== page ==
- U.S. crypto legislation will depend on Sen. Sherrod Brown, who amplified his view Tuesday that he sees the industry as jammed with fraudsters and abuse.
- Securities and Exchange Commission Chair Gary Gensler – a Wall Street native – characterized the crypto sector as demonstrating the worst behavior he’s ever seen.
While U.S. Securities and Exchange Commission (SEC) Chair Gary Gensler was in the hot seat at a Senate hearing on Tuesday, the most important crypto sentiments may have come from Sen. Sherrod Brown (D-Ohio), who tarred much of the industry as dangerous fraudsters.
“The problems we saw at FTX are everywhere in crypto – the failure to provide real disclosure, the conflicts of interest, the risky bets with customer money that was supposed to be safe,” said Brown, the Senate Banking Committee’s chairman, whose committee will probably have to agree to any crypto legislation to provide the industry a regulatory framework. “FTX was just the biggest and the ugliest.”
Without Brown, a path for a stablecoin bill or a new blueprint for U.S. crypto market oversight is unlikely in the near term, and the Ohio lawmaker praised Gensler’s agency for what the industry has complained is regulation-by-enforcement.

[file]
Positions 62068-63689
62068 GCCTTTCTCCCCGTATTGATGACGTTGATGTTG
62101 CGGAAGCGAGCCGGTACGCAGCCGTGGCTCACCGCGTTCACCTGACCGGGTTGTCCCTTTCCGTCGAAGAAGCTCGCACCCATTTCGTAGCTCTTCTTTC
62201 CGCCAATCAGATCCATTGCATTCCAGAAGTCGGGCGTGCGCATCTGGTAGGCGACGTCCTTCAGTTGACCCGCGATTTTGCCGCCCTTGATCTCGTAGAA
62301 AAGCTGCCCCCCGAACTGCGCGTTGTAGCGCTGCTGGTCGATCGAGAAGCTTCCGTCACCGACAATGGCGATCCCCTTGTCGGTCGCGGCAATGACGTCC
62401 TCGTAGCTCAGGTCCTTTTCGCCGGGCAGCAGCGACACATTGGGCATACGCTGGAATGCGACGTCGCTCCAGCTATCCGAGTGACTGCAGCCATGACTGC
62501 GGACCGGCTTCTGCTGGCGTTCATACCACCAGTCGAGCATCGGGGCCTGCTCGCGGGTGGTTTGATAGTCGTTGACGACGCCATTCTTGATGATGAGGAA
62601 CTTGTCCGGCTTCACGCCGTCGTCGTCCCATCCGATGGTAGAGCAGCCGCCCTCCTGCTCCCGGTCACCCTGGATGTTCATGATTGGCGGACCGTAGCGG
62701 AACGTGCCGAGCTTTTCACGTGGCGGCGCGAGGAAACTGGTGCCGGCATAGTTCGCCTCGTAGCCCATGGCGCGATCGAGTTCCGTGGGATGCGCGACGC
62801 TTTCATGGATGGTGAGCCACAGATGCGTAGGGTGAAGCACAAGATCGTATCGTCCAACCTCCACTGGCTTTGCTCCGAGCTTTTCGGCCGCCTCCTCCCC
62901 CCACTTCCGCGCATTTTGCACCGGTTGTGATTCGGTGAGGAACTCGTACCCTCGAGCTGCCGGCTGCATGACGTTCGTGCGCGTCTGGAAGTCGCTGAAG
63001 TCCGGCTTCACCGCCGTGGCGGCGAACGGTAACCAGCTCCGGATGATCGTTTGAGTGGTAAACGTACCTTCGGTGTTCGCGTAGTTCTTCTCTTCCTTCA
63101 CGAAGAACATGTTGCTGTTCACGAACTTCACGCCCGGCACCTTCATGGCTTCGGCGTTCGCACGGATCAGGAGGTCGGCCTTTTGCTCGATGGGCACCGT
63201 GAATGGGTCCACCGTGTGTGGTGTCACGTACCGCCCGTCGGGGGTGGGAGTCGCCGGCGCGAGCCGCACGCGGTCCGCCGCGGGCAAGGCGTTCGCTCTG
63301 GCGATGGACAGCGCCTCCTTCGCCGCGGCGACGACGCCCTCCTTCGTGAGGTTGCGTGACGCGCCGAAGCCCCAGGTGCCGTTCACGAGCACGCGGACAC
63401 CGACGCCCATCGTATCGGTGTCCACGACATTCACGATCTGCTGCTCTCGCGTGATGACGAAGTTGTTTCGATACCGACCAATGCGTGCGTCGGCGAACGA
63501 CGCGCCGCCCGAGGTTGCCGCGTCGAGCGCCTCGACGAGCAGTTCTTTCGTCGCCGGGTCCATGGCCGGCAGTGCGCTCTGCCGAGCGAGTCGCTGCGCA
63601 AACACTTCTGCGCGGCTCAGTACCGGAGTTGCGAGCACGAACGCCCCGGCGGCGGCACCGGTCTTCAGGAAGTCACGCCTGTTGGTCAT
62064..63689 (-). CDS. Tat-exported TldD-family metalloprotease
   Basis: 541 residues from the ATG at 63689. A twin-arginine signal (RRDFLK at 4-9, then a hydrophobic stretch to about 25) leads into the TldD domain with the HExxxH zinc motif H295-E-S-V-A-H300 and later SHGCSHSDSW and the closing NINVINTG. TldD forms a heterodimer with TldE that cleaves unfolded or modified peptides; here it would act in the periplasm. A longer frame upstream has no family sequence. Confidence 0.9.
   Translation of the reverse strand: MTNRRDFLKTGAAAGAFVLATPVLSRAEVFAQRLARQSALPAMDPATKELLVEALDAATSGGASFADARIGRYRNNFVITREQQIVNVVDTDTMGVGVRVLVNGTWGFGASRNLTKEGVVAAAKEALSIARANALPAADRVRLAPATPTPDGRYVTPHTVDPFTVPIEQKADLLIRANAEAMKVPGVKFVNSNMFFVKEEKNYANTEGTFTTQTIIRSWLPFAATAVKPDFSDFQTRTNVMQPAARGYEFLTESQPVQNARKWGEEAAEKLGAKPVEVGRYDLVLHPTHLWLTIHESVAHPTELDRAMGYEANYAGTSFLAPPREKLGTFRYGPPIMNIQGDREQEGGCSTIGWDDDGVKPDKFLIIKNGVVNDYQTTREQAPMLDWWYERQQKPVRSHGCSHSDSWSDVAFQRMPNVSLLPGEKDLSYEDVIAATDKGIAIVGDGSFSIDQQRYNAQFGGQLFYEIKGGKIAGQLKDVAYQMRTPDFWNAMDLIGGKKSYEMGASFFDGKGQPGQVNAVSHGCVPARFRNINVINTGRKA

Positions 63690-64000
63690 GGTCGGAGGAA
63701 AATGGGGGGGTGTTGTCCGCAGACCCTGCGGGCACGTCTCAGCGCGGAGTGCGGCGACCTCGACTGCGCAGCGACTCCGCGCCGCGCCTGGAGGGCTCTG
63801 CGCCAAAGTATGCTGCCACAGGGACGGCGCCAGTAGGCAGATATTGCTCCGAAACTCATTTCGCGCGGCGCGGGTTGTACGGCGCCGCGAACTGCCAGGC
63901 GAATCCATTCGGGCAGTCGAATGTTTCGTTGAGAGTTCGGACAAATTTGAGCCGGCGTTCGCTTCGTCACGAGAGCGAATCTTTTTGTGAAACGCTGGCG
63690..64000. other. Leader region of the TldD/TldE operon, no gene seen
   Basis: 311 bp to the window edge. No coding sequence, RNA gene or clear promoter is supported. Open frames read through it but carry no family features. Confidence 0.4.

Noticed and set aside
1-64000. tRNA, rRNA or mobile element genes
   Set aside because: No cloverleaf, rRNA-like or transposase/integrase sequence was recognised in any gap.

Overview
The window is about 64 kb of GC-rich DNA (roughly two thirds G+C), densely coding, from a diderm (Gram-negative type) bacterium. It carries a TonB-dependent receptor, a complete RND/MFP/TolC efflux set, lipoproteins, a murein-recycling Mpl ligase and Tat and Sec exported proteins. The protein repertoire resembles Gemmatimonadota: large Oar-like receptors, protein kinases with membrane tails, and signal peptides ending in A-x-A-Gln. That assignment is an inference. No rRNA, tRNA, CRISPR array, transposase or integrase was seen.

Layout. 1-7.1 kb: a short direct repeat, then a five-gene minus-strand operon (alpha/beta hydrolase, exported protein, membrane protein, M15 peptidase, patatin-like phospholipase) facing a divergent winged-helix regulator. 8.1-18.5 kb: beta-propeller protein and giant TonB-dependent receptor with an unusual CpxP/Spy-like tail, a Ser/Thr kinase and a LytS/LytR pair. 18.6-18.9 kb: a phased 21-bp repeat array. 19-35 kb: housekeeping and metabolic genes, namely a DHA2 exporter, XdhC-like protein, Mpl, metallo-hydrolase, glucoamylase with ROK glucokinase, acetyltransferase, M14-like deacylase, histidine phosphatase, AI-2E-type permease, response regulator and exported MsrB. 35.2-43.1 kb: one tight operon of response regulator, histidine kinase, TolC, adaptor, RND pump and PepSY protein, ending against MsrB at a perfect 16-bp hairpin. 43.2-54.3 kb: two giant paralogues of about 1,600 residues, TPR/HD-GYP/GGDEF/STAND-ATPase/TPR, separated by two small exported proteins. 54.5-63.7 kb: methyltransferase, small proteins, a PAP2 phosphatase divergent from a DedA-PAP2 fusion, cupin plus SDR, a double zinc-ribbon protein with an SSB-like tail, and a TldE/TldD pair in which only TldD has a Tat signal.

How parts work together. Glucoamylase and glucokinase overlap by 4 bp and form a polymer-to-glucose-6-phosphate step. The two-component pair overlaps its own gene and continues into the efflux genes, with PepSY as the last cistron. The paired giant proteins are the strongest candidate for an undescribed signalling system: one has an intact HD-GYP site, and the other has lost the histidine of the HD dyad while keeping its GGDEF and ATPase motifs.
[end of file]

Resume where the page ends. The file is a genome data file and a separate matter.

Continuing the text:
“I’m glad the SEC is using its tools to crack down on abuse and enforce the law,” Brown said.
For his part at the panel’s routine SEC oversight hearing, Gensler reiterated his sharp skepticism of the sector.
“I’ve never seen a field that's so rife with misconduct,” Gensler said. “It’s daunting.”
Sen. Cynthia Lummis (R-Wyo.), a reliable ally of the digital assets industry, questioned him about the SEC’s accounting bulletin that advises public companies to keep crypto assets on their balance sheets. The guidance – known as Staff Accounting Bulletin 121 – tells public companies that if they’re handling crypto custody for customers, the assets have to be reflected on the companies’ balance sheets. That could have a major capital implication for banks, Lummis argued, pushing the regulated institutions out of that business.
Gensler said the SEC’s staff made that crypto-specific call because – unlike stocks and bonds – crypto assets aren’t easily segregated. And he said it’s not his agency’s business what the capital treatment is for those crypto assets.
“We don’t speak to how it’s backed,” he said. “That’s up to the bank regulators.”
Gensler’s SEC isn’t entirely ignoring crypto regulation in favor of enforcement actions like those they’ve aimed at Coinbase, Binance and others. His agency has been pursuing a number of rule proposals that would have direct effects on digital assets, though the effect is often about holding existing crypto businesses to current U.S. securities laws.
Congress – including some Democratic lawmakers that have historically been in step with Gensler – has been working on bills to establish specific rules of the road tailored to the industry, which counters Gensler’s view that current laws are sufficient. While two of the bills have cleared the House Financial Services Committee and some senators have proposed other options, Brown hasn’t yet indicated any willingness to take them up.
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